Samsung has announced the W2018 as its new high-end Android flip phone in China. The South Korean company has partnered with China Telecom to launch the new smartphone on its 25th anniversary in the country. The new smartphone is the successor to the W2017 that was unveiled last year with a dual-display setup and a fingerprint scanner.
As showcased at an event in Xiamen, China last week, reported by Chinese news agency Sina, the Samsung W2018 features two 4.2-inch AMOLED display panels with full-HD (1080×1920 pixels) resolution. The smartphone is powered by a Qualcomm Snapdragon 835 SoC, paired with Adreno 540 GPU and 6GB of RAM. Further, Samsung has provided 64GB and 256GB storage options along with microSD card support (up to 256GB). The handset runs Android 7.1.1 Nougat operating system with a proprietary skin on top and offers Bixby virtual assistant support in Chinese.
The Samsung W2018 sports a 12-megapixel camera sensor on the back with a largest, f/1.5 aperture lens – the largest seen yet on a smartphone camera. There is also optical image stabilisation (OIS) support to reduce blurs even when the shots are captured with some jerks or shakes. Moreover, the handset has a 5-megapixel camera sensor on the front with f/1.9 lens. The back camera sensor also supports 4K video recording, while the front sensor has full-HD (1080p) support.
Samsung has opted for a hybrid dual-SIM configuration on the W2018 with two Nano-SIM card options and microSD card support. The smartphone packs a 2300mAh battery and includes a fingerprint scanner as well as a heart rate sensor. In terms of connectivity, there is 4G LTE, Wi-Fi 802.11ac, Bluetooth v4.2, GPS/GLONASS, NFC, and USB Type-C.
The Samsung W2018 comes with a 3D glass and metal design and has been made available in Gold and Silver colour options.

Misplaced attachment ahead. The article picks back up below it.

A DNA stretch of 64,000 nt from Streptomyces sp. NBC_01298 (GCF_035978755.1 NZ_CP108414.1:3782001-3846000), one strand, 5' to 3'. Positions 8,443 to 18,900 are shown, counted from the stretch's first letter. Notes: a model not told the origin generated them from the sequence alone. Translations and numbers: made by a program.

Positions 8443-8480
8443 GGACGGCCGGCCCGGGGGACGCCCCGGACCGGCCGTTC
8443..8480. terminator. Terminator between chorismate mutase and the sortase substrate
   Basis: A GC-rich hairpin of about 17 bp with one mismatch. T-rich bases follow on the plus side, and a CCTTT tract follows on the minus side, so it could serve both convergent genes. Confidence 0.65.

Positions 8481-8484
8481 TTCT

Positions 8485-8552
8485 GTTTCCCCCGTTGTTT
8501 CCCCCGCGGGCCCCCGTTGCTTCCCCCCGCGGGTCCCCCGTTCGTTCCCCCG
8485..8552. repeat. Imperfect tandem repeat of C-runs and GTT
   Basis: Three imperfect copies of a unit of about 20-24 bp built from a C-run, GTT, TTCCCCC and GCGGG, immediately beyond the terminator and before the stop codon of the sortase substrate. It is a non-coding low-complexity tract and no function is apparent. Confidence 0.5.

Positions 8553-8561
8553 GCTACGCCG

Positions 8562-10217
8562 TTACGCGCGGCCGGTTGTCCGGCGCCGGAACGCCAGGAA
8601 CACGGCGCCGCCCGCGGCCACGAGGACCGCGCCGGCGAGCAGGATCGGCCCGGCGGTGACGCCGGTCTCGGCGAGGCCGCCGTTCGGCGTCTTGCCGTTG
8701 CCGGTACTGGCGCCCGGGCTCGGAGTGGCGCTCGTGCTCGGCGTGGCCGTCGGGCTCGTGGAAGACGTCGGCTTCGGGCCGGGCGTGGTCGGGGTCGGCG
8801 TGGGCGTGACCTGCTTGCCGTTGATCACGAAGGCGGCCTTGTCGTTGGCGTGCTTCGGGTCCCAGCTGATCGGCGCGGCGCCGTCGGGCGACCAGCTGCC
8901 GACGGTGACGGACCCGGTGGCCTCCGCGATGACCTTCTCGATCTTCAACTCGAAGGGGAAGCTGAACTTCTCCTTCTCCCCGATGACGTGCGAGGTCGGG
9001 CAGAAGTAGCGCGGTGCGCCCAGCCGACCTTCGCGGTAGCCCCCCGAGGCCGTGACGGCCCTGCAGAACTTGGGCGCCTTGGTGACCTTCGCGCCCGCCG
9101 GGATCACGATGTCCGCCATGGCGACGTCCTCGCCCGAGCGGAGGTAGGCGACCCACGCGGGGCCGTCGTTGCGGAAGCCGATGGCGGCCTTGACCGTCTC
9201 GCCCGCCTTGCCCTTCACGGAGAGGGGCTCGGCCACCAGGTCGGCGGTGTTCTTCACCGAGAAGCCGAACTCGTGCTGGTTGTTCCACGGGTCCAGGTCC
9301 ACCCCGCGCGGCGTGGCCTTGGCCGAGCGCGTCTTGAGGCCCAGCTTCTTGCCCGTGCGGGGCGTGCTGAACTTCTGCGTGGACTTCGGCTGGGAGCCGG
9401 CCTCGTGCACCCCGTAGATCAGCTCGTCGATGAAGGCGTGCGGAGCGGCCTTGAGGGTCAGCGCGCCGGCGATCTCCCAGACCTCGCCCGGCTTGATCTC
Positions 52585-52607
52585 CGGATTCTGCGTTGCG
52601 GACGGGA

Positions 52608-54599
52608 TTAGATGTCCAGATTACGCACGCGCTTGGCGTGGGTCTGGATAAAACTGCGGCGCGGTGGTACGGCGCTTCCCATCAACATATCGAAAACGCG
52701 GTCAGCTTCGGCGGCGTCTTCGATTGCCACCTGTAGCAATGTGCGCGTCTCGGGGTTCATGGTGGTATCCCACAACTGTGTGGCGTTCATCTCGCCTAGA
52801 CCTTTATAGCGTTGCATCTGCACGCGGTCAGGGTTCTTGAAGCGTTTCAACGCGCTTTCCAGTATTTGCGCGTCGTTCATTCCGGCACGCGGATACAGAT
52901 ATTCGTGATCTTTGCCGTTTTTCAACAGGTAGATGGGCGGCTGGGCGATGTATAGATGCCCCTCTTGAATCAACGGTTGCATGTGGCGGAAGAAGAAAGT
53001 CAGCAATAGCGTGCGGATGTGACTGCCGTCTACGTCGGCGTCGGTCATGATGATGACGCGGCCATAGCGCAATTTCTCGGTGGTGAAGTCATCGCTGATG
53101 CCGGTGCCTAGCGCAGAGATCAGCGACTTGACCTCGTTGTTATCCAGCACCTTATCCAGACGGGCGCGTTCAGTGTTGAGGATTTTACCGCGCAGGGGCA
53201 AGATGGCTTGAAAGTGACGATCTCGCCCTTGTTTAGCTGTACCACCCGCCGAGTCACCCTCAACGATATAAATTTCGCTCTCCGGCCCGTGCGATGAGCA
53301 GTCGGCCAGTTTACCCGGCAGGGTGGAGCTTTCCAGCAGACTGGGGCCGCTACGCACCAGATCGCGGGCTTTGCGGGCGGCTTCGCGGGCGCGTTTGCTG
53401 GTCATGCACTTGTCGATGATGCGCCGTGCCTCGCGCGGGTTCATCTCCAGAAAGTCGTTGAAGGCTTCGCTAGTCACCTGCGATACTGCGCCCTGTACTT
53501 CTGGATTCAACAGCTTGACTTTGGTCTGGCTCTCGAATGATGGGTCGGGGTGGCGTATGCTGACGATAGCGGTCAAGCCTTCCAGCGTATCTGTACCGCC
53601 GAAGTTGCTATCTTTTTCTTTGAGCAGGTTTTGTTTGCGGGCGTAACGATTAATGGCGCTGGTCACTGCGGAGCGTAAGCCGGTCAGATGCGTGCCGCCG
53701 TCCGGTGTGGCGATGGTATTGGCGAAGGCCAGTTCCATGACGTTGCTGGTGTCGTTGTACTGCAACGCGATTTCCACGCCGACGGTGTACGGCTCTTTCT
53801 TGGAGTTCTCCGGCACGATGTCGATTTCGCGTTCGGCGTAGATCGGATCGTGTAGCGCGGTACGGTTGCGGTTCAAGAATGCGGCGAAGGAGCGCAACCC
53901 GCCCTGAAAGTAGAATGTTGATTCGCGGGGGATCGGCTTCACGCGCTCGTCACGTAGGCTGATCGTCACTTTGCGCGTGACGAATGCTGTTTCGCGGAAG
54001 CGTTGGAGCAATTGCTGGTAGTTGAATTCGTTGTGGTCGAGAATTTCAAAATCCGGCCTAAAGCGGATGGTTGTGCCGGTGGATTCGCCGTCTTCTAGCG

Price and availability details about the Samsung W2018 are yet to be announced. However, considering the previous models (including the W2017 and W2016), the new smartphone is expected to come with a premium price tag and be exclusive to the Chinese market.
In this 2017 photo provided by RM Sotheby’s, a 2000 BMW Z8 owned bay Steve Jobs is shown. The Apple founder’s convertible is among 30 lots being offered by a variety of consignors at the Dec. 6, 2017 RM Sotheby’s automotive auction in New York. (Karissa Hosek/RM Sotheby’s via AP)
Now’s your chance to own Steve Jobs’ flip phone.
And the car that it came with.
A 2000 BMW Z8 sports car once owned by the late tech titan is being auctioned in New York on December 6. Jobs bought the silver convertible in 2000 and owned it for three years.
Even without the Jobs connection, the retro-modern Z8 is a relatively rare machine. It made its debut being driven by Pierce Brosnan’s James Bond in “The World is not Enough,” and only about 2,500 of the $128,000 cars were sold in the United States during its 1999-2003 run.
The two-seater features a 400 hp V8 engine, a top speed of 186 mph 15,200 miles on the odometer, put there by Jobs and the car’s two subsequent owners.